I still think networking is the best thing small business owners can do. As well as organising the awaydays for freelances in my field, I’ve joined a local networking group this year, which is full of like-minded people working from home and running small businesses near me. I may not meet my next big client at a meeting, but I’ve picked up lots of tips, heard some inspirational speakers, and joined some really great netwalking sessions. (No, that’s not a typo – we live in a rural area and have stunning walks on our doorstep. Some of our meetings take the form of a morning walk with some business-related chat and it’s a great way to start the day.)

BONUS NEW QUESTION: What question would YOU like to ask other small business owners?

How do you go about finding work if you’re having a quiet period?

And … where do you see yourself and your business in a(nother) year’s time?

Scary times indeed. Fear of work from one source drying up is what drove me to diversify in terms of the types of customers I have, their locations and the actual work I do – but that’s not for everyone and does mean it’s more difficult to get known as a specialist in a particular field. I’m sure Karen’s resourcefulness and great contacts will help her ride out this tricky time.

You can visit Karen’s new blog and her Facebook page for White Ink Limited. She has a new database for ELT freelancers and runs ELT Teacher 2 Writer with colleagues.

If you’ve enjoyed this interview, please see more small business chat, the index to all the interviewees, and information on how you can have your business featured (I have a full roster of interviewees now so am only taking on a very few new ones). If you’re considering setting up a new business or have recently done so, why not take a look at my books, all available now, in print and e-book formats, from a variety of sources.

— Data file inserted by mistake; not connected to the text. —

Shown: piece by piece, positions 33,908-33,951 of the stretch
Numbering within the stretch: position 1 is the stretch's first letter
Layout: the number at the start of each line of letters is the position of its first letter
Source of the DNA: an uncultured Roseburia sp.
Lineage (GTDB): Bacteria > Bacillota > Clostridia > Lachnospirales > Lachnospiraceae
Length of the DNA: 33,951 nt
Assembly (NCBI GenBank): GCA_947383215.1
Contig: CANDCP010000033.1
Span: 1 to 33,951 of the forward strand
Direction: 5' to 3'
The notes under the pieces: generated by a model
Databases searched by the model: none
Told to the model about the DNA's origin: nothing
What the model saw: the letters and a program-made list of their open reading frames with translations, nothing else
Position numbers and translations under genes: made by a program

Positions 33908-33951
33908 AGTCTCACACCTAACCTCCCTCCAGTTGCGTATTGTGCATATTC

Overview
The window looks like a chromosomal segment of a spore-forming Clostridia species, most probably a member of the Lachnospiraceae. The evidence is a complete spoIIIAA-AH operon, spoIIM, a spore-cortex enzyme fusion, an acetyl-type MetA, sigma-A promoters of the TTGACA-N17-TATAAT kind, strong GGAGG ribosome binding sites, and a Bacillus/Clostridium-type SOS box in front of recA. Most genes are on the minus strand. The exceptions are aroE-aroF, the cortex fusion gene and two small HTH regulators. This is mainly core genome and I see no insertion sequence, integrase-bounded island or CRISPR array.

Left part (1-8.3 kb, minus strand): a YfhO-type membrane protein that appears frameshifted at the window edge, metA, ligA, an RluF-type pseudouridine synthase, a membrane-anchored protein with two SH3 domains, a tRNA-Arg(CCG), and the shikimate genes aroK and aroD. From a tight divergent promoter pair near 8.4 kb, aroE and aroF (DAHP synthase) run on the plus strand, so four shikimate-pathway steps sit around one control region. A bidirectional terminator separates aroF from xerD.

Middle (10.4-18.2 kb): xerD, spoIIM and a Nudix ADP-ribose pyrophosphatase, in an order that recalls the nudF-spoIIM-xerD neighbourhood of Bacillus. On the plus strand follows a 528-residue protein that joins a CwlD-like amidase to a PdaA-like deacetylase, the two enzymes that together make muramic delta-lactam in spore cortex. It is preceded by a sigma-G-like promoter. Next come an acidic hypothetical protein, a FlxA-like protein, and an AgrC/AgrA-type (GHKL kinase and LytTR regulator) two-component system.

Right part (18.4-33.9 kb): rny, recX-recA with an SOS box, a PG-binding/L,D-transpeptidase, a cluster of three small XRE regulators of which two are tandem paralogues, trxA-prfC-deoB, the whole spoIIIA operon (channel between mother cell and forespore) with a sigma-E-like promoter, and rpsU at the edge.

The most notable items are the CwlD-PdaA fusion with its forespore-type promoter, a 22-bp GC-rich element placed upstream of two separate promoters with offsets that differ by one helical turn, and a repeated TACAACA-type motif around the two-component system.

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Posted by on August 13, 2016 in Business, Small Business Chat

 

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How do I add a dot or line above a number in Word to indicate a repeating decimal?

This is something that is used when working with maths texts – a friend who is studying maths asked me about it a while ago. This article will show you how to add a dot or line over a number in a Word document to indicate a repeating decimal.

Type your number first, then go to the Insert tab and look for the Symbol section to the right:

1 insert symbol

Click on the little down arrow below Symbol

 2 insert symbol

Choose More symbols

 3 more symbols

Drop down Subset and find Combining Diacritical Marks

 4 subsets

Scroll down a little and you will find the dot and various lengths of line:

5 combining diacritics

Highlight the symbol you want to use and click Insert to insert the dot:

6 combining diacritics

Note that this will look different according to which font you’re using.

When you want to do this again, you only need to click on the down arrow under Symbol and you will find recently used symbols showing in the first drop-down:

7 combining diacritics

This article has explained how to add a dot or line over a numeral to indicate a repeating decimal.

If you’ve found this article useful, please share, comment or like. Thank you!

Other useful posts on this blog

Inserting non-standard symbols in Word

 

 
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Posted by on August 10, 2016 in Word